New York (CNNMoney.com) - The horse trading over climate change law is in full swing, and Senators are trying to appease interests on both sides of the aisle.
In the next couple of weeks, lawmakers are expected to unveil an unprecedented proposal that combines more oil and gas drilling with a cap on greenhouse gases and a tax on gasoline.
Details on the proposal, put forth by Sens. John Kerry, D-Mass., Joe Lieberman, I-Conn., and Lindsey Graham, R-S.C., are scant – the actual bill isn't expected until at least the end of the month.
But since this may be the last time this year climate change law is discussed, timing is critical. And with health care, financial reform and looming elections on Washington's collective plate, it faces an uphill battle.
The CNN Washington Bureau’s morning speed read of the top stories making news from around the country and the world.
For the latest political news: www.CNNPolitics.com
CNN: House Democrats weigh controversial rule in health care vote
Can the House of Representatives pass a health care bill without actually voting on it? That question - bizarre to most casual political observers - took center stage Tuesday as top House Democrats struggled to find enough support to push President Barack Obama's top legislative priority over the finish line. House Minority Leader John Boehner, R-Ohio, said Tuesday that Republicans will try to block the procedure. They will try to force a vote on a resolution requiring the Senate health care bill to be brought to an up-or-down vote.
Bloomberg: Health-Care Bill Faces Delay as Democrats Struggle With CBO
Congressional Democrats, racing to finish work on an overhaul of the U.S. health system, are facing delays as they strive to meet deficit-cutting targets. The Democrats, who had expected a final cost estimate from the Congressional Budget Office as early as last week, have to show that a bill amending legislation the Senate passed in December will reduce the federal budget deficit by $2 billion over the first five years and not add to the deficit afterward.
CNN: Health care foes 11 votes shy of defeating bill
Five more House Democrats said Tuesday that they will vote against Senate health care legislation, which puts opponents of reform just 11 votes shy of the 216 needed to prevent President Obama from scoring a major victory on his top domestic priority. An ongoing CNN analysis shows that opposition in the House to the Senate health care plan has reached 205 members.
New York Times: Senate G.O.P. Leader Finds Weapon in Party Unity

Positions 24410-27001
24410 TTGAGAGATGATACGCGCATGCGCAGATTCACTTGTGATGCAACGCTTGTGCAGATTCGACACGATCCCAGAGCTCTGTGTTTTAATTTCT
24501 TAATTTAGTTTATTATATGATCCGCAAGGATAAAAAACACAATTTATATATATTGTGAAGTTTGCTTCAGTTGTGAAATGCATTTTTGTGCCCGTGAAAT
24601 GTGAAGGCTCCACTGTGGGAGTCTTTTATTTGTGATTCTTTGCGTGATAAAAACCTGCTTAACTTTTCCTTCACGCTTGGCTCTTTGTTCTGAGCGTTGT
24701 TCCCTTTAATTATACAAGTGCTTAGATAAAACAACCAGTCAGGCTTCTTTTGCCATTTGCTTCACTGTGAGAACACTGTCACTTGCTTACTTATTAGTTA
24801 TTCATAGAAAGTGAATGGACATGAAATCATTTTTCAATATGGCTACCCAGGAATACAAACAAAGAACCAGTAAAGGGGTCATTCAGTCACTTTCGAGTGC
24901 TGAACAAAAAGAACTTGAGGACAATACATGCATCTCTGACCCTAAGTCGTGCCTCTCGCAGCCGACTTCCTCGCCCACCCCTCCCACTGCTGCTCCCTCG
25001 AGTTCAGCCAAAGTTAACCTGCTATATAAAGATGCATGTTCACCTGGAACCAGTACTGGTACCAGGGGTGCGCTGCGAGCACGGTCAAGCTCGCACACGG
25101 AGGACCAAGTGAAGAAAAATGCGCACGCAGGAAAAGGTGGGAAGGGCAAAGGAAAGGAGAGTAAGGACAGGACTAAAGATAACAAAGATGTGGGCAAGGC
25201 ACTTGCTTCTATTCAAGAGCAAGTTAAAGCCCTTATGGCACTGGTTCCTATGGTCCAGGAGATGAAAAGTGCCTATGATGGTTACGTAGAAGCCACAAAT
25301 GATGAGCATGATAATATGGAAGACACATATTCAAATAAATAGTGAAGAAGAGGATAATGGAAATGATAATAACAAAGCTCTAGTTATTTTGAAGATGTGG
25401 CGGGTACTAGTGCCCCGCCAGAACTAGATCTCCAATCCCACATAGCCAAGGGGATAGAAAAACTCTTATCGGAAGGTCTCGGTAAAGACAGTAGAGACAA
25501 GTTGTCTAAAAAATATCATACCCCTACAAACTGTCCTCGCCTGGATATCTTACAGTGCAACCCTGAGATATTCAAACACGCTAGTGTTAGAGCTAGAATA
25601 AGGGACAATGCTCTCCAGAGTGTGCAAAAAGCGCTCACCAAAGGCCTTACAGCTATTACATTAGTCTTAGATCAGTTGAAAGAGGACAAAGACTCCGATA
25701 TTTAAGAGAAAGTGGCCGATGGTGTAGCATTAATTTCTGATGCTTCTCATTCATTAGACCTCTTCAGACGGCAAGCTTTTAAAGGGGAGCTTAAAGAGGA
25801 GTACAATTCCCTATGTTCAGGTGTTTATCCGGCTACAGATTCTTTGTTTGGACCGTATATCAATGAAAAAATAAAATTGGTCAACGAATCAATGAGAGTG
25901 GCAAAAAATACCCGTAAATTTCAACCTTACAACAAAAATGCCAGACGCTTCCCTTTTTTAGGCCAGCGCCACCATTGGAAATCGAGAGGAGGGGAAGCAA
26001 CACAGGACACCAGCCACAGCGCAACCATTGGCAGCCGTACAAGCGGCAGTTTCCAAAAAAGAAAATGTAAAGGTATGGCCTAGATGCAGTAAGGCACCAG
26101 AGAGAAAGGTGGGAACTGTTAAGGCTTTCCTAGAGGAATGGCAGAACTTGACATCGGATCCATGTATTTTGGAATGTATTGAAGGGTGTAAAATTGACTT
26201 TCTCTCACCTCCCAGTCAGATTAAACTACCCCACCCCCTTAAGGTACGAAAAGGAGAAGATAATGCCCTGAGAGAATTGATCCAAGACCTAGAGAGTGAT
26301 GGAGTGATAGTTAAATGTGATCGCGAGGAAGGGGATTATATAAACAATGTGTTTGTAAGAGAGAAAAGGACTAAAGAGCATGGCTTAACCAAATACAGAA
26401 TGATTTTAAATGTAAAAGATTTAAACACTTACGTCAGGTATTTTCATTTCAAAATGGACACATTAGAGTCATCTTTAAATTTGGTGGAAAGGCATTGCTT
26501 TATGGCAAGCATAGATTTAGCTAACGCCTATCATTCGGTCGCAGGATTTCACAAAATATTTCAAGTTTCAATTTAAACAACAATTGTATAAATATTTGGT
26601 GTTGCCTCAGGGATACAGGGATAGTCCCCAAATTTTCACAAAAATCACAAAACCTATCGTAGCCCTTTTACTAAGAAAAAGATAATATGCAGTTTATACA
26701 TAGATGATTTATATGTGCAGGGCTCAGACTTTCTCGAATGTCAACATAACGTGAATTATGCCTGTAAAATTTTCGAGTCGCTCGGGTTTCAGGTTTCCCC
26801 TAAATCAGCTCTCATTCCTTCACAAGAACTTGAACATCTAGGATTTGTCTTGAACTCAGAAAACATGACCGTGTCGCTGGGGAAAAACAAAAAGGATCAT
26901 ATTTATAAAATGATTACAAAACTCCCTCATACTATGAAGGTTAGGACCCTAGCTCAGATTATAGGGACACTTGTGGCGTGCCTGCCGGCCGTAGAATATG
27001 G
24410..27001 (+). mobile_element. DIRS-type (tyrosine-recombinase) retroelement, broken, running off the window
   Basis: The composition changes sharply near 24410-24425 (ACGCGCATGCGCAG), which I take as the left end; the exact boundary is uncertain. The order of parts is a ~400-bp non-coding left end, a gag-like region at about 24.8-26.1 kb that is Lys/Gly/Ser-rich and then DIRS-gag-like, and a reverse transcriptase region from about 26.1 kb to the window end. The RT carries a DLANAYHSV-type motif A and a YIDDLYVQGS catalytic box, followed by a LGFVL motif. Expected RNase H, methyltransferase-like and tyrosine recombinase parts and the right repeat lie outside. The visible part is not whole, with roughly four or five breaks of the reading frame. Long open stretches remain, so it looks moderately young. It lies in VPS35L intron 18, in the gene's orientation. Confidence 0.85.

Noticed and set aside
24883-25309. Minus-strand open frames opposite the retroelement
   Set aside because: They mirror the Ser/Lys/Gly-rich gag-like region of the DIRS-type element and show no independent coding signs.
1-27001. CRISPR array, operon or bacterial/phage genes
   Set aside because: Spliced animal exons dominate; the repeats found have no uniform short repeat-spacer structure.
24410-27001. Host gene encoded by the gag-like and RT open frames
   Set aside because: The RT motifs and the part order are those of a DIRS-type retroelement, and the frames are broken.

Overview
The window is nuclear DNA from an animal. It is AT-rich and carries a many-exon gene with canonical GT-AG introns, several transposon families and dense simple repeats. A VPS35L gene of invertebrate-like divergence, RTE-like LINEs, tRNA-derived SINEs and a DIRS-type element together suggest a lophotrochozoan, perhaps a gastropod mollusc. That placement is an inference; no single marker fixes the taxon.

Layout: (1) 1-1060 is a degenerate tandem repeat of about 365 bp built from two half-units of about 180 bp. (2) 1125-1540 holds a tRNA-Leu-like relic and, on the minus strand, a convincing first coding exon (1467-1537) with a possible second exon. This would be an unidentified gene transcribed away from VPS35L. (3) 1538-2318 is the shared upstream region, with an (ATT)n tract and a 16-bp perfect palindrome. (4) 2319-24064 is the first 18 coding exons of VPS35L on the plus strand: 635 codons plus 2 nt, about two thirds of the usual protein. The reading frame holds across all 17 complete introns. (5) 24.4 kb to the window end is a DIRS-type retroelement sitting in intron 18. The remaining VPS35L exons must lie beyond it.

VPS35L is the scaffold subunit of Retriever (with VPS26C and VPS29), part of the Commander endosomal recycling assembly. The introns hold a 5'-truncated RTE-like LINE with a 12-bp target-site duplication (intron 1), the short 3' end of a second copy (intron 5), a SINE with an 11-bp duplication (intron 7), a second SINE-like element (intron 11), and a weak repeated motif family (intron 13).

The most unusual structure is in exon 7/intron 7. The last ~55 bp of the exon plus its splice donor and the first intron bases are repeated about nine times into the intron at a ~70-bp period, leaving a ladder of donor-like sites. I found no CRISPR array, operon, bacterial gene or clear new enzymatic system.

Before the health care fight, before the economic stimulus package, before President Obama even took office, Senator Mitch McConnell, the Republican minority leader, had a strategy for his party: use his extensive knowledge of Senate procedure to slow things down, take advantage of the difficulties Democrats would have in governing and deny Democrats any Republican support on big legislation. Republicans embraced it. Democrats denounced it as rank obstructionism. Either way, it has led the two parties, as much as any other factor, to where they are right now. Republicans are monolithically against the health care legislation, leaving the president and his party executing parliamentary back flips to get it passed, conservatives revived, liberals wondering what happened.
Politico: Senate rejects earmark ban
The Senate on Tuesday soundly rejected efforts to impose a ban on congressional earmarks, throwing a wrench in House efforts to significantly curtail pet projects this election year.
CNN: Pentagon probes alleged ad hoc spy ring
The Department of Defense has launched an investigation into whether a $24 million contract to gather information about developments in towns and villages in Afghanistan and Pakistan may have been inappropriately used instead to run an ad hoc spy ring, according to U.S. military officials. Concern within the Central Intelligence Agency about the contract prompted the investigation, officials said.
The Hill: Petraeus offers first public support for change to 'Don't ask'
Gen. David Petraeus, the head of U.S. Central Command, said Tuesday that the time has come to consider changing the controversial law barring openly gay from people serving in the U.S. military.